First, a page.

Zeolites are microporous aluminosilicate minerals that can be used as catalysts. A substrate diffuses through the microchannel system with size and shape selection based on channel dimensions and catalysis takes place at specific acidic sites. Ideally, surface to mass ratio is optimized for maximum exposure but the production of very thin slices of zeolite is difficult due to interference of Ostwald ripening , the well-known process in which the larger crystals always grow at the expense of the smaller ones.
Choi et al have (DOI) presented a new way to synthesise nanosheet zeolites using a special bis-ammonium surfactant in a mix with the regular components for so-called ZSM-5 zeolite: tetraethyl orthosilicate and aluminium sulfate. After mixing and a lot of heating the crystals form as 20-40 nm wide sheets composed of alternating layers of zeolite (pentasil) with embedded ammonium salts units and aliphatic tail layers.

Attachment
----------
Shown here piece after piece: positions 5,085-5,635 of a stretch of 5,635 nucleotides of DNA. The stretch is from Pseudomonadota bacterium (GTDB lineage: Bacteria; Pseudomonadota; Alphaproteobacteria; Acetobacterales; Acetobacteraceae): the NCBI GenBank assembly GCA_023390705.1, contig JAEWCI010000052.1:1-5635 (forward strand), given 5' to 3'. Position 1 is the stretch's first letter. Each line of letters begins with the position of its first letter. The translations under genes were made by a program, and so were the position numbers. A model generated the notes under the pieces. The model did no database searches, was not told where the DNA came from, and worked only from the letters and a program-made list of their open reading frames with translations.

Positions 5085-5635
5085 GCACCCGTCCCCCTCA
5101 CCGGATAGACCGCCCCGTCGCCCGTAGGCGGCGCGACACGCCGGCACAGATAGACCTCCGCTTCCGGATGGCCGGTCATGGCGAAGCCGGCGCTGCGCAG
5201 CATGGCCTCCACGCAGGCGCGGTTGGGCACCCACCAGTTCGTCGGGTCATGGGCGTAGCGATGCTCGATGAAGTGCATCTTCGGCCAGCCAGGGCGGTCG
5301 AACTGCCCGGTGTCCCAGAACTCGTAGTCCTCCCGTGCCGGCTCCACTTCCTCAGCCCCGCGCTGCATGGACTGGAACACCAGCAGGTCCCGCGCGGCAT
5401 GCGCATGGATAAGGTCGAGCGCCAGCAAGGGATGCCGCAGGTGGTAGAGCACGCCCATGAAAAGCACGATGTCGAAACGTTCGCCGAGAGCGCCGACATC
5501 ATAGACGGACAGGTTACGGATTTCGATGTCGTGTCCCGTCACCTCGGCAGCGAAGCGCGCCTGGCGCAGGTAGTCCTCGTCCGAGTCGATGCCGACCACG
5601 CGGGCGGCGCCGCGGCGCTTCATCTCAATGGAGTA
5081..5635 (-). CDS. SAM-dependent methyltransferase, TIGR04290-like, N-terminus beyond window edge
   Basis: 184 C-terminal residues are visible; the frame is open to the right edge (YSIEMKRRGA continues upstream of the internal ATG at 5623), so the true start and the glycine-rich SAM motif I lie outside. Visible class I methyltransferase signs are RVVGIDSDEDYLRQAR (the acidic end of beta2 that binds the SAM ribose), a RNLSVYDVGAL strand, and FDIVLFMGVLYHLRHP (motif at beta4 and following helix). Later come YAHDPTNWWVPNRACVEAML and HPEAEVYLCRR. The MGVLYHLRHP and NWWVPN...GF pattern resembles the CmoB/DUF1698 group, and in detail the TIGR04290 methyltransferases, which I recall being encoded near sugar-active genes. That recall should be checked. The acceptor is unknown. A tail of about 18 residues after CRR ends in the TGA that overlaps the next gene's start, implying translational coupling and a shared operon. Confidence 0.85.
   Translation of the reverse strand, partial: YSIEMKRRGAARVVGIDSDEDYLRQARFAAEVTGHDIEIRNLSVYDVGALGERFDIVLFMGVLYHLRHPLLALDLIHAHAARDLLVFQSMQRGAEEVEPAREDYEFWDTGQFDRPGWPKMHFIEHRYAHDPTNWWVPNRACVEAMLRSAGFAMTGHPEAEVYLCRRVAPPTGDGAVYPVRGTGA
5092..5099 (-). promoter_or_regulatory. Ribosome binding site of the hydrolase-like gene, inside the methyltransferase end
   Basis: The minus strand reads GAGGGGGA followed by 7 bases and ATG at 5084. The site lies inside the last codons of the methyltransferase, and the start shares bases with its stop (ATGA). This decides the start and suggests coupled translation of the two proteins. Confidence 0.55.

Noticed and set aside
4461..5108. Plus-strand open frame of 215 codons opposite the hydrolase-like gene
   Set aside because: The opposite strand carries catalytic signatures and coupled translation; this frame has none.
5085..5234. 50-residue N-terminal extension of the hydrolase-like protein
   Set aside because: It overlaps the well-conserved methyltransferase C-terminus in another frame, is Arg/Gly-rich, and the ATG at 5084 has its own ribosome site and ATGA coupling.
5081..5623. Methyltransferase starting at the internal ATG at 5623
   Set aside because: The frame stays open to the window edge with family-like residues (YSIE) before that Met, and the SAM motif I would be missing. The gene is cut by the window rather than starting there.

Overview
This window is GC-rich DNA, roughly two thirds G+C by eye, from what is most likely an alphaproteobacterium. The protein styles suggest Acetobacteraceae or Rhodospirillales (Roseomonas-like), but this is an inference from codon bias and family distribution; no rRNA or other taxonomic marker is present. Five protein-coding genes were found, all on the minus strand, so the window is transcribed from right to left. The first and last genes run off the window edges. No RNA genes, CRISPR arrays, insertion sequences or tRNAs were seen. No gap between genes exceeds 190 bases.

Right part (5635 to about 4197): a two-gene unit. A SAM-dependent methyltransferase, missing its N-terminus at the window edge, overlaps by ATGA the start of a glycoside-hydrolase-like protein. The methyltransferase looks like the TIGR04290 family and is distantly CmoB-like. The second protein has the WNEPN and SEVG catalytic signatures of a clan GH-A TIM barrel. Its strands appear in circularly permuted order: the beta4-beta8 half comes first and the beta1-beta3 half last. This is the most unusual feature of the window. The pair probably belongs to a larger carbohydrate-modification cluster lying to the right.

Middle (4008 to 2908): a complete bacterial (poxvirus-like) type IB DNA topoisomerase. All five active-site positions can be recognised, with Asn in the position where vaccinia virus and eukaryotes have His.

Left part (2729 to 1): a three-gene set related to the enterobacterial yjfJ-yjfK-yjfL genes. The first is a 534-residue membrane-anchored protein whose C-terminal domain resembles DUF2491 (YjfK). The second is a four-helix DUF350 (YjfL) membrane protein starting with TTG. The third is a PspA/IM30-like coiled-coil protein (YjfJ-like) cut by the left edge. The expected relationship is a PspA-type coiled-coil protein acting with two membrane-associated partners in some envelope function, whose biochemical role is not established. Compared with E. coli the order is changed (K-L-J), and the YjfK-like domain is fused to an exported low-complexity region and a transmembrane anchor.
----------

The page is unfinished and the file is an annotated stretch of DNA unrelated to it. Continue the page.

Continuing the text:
The surface area of the new material is found to be higher than that of conventional zeolites ( BET area 520 m2/g ). It's catalytic properties have been tested in methanol to gasoline conversion (see methanol economy): catalyst deactivation is slowed down and attributed to slower coke (degraded hydrocarbon) formation.